Friday, April 1, 2011

One little sentence that does a good deal of work

On its face, there's little remarkable about this sentence in today's local sidebar, by Frank Bodani and Jim Seip, to the story on allegations involving former Penn State assistant coach Jerry Sandusky:

"Mostly, the shocked responses went on and on, interview after interview -- from former players to those in the York community who got to know Sandusky through public appearances here."
But that sentence does a lot of work, even coming fairly late in the story as it does. Perhaps because it comes fairly late in the story. If you've read up to that sentence, you've heard from three people talking about Sandusky.

The reporters want to tell you that those three represent a lot more. They could have simply said that -- 'Those three were among many people who praised Sandusky on Thursday.' But in writing it the way they did, with the double-double of "on and on, interview after interview," they gave readers a sense of the waves of sentiment coming from Sandusky supporters, and also offered readers a bit of an insider's glimpse inside the reporting process -- I'm making all these calls, and everything I'm hearing is supporting Sandusky.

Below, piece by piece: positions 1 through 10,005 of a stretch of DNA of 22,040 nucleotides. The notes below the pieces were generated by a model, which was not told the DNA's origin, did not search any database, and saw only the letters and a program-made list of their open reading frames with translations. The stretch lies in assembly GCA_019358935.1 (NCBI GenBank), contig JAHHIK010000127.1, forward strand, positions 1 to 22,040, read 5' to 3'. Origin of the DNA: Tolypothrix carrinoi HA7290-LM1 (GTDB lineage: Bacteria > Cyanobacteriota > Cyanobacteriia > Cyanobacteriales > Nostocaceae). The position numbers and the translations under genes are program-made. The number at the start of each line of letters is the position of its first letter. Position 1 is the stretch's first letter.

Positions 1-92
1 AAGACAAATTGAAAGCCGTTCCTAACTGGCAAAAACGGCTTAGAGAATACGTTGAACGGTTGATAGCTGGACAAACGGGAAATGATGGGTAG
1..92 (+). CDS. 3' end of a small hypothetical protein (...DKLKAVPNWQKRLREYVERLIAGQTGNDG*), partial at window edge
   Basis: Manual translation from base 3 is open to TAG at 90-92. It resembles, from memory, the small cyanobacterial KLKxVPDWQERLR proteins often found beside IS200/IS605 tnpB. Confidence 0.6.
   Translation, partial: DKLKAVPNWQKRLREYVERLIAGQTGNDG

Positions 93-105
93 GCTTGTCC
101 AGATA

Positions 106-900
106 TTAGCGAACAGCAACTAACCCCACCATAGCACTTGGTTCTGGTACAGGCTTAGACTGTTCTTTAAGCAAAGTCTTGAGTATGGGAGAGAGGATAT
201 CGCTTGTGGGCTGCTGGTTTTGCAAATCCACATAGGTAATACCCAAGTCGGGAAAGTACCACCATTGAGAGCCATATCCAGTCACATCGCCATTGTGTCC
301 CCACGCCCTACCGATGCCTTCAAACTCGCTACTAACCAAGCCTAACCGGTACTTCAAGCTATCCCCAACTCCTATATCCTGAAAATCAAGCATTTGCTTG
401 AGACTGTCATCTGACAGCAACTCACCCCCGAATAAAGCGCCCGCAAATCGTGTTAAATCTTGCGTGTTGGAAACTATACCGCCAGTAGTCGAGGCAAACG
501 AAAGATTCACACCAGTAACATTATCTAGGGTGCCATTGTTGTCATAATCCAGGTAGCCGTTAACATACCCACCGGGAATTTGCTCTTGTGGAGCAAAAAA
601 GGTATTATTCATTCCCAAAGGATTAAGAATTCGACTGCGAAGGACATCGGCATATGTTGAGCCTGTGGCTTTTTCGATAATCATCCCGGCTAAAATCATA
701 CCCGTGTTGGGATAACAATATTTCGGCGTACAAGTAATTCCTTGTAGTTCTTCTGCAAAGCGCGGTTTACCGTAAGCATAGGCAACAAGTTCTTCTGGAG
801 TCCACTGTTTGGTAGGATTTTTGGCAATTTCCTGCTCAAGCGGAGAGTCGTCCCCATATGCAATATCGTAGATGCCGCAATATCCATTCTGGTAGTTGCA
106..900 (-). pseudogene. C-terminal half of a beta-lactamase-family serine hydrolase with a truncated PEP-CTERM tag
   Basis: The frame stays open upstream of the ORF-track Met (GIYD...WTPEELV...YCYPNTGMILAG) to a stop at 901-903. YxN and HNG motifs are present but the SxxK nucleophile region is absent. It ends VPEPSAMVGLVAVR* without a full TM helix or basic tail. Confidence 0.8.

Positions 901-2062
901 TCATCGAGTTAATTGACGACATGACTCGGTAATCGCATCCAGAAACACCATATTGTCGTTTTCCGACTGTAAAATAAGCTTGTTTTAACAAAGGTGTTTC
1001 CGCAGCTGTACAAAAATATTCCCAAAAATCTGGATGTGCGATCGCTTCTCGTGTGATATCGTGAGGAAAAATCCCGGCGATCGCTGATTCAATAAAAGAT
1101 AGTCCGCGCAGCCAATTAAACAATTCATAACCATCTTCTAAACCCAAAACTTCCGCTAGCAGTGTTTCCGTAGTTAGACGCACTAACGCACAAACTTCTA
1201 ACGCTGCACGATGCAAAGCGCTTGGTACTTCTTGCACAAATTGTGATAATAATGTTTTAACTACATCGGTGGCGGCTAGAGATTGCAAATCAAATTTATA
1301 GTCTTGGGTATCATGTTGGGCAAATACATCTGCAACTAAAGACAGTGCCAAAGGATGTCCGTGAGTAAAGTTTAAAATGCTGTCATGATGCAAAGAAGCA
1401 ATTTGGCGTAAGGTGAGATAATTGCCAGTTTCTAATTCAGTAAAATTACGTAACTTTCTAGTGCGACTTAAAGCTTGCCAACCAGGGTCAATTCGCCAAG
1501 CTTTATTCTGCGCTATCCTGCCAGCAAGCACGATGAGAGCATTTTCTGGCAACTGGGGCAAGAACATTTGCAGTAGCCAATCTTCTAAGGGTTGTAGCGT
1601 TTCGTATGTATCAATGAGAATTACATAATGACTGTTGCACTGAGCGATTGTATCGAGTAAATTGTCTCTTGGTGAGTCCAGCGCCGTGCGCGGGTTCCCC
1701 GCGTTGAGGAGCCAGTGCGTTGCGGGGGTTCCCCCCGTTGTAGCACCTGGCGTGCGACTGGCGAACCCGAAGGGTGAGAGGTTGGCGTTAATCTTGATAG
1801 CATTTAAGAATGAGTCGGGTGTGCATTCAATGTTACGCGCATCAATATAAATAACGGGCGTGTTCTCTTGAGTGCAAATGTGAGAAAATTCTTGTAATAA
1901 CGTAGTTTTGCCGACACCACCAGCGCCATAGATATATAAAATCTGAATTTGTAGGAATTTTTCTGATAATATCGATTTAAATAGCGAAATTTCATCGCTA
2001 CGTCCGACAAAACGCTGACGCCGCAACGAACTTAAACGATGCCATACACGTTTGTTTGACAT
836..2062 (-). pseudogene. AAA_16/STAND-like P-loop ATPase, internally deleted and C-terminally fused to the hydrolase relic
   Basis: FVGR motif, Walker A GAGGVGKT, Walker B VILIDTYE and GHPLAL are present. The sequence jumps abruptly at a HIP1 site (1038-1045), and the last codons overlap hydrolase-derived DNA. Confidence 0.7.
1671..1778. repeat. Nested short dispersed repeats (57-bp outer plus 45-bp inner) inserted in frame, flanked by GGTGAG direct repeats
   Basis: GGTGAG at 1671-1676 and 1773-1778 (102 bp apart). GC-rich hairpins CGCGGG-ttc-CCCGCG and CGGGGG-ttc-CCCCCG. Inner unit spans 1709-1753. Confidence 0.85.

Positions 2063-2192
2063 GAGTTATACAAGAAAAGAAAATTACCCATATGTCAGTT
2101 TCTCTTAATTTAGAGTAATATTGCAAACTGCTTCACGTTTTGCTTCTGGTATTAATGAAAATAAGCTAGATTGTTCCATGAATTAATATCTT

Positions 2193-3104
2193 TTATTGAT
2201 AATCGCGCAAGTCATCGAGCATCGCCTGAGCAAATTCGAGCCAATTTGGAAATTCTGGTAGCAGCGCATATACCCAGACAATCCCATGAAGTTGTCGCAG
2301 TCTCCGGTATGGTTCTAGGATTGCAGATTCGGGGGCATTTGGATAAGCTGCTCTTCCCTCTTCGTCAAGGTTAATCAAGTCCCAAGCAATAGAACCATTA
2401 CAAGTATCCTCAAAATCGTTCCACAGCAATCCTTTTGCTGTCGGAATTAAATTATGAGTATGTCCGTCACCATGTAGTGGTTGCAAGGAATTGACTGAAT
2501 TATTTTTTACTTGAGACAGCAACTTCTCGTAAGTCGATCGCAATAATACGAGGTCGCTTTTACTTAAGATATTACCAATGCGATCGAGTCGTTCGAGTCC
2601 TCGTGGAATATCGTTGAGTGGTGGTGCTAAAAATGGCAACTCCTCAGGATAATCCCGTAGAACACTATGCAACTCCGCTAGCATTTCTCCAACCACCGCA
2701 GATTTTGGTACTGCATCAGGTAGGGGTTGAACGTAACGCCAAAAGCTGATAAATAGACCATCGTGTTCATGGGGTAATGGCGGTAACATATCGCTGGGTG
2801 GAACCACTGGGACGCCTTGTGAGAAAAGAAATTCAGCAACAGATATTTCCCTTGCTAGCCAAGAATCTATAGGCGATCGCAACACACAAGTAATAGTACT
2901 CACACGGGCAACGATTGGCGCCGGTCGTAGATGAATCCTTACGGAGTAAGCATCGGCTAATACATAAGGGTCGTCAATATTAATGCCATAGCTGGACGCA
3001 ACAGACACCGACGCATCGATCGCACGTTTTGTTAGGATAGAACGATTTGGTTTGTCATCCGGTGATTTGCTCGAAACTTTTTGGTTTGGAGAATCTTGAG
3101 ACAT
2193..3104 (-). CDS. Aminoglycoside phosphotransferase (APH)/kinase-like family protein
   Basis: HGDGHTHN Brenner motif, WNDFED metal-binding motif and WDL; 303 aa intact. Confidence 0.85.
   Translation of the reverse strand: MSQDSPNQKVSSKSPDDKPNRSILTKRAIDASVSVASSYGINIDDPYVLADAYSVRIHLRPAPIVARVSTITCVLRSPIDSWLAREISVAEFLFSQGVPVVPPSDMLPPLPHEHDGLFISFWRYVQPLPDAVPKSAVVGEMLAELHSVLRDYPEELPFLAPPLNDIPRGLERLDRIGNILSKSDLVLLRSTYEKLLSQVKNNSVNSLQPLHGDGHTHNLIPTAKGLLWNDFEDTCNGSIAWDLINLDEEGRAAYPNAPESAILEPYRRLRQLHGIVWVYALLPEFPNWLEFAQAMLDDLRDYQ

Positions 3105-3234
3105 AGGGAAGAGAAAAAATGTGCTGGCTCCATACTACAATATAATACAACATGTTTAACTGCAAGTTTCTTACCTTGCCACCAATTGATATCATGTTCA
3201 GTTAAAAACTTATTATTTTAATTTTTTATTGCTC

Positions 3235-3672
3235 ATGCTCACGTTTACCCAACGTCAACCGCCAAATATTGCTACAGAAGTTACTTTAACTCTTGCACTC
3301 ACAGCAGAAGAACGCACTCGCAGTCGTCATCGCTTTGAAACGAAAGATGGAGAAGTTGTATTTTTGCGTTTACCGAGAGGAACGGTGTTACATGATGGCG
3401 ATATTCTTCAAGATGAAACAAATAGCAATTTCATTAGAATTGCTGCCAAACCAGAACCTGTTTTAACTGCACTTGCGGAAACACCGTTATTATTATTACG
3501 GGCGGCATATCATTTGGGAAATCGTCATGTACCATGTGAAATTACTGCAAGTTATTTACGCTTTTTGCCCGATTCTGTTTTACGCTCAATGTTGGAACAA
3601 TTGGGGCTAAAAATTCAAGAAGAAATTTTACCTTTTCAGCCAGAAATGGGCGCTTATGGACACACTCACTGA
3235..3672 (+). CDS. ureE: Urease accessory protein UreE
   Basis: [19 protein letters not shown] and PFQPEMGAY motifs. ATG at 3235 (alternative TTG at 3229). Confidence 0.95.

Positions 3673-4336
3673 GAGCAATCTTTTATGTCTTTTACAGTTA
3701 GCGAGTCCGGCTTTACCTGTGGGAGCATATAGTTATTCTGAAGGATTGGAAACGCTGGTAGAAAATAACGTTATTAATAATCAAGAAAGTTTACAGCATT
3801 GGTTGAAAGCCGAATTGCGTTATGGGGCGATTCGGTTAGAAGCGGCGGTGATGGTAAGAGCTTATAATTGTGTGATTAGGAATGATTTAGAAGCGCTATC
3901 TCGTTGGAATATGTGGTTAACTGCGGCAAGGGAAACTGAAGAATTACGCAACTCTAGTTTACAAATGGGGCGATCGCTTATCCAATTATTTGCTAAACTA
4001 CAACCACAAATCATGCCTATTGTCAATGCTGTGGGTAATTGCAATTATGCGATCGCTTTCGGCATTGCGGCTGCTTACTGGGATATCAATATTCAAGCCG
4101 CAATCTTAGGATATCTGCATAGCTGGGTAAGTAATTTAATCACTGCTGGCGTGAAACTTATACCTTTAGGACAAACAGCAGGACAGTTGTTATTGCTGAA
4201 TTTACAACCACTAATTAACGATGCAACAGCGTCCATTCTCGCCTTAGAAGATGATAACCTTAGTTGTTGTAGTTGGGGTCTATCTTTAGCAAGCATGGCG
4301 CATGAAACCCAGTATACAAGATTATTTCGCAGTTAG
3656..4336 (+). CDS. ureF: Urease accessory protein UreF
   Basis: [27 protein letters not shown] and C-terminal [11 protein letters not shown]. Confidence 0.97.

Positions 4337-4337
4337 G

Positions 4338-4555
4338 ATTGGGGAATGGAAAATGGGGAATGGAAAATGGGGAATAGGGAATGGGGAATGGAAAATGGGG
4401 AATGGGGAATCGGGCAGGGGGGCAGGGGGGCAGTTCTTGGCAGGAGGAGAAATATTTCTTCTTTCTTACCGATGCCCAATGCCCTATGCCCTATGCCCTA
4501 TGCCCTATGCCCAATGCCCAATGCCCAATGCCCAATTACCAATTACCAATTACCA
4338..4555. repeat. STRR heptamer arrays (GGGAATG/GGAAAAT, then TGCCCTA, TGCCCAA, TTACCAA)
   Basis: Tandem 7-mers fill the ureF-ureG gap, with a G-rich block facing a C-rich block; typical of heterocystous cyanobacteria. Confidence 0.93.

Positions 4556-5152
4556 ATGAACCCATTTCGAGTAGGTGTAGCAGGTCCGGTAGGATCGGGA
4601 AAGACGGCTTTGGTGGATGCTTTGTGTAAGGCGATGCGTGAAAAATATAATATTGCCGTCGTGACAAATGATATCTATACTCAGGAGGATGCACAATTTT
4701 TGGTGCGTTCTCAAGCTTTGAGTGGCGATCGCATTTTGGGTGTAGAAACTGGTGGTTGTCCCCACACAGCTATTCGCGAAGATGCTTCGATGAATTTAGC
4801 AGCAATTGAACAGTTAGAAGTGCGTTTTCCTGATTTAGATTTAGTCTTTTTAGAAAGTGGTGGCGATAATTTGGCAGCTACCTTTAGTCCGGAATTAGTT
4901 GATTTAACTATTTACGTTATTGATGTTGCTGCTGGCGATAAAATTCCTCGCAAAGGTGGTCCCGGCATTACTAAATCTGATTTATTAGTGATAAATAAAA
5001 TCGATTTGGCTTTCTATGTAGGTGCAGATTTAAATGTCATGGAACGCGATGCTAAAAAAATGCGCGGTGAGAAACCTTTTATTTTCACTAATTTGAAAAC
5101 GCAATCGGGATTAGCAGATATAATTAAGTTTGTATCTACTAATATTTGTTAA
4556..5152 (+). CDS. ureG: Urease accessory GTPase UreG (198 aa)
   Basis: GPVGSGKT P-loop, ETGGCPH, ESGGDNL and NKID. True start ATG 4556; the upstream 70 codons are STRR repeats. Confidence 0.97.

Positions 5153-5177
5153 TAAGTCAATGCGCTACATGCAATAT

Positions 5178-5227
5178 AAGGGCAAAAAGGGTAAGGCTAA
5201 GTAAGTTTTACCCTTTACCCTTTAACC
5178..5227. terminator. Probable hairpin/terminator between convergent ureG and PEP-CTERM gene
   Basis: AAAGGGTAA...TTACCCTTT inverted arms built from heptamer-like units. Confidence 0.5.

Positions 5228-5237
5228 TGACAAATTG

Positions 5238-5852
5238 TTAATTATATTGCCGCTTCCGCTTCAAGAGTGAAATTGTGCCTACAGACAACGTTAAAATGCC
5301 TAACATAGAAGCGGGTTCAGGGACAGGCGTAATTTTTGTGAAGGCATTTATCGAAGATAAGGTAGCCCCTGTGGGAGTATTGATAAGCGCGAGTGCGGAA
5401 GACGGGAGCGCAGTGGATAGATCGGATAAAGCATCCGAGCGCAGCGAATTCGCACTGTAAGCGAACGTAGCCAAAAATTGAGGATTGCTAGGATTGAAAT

So in addition to delivering information, they're bringing the reader closer to the process and thus to the story itself. I thought that was cool.

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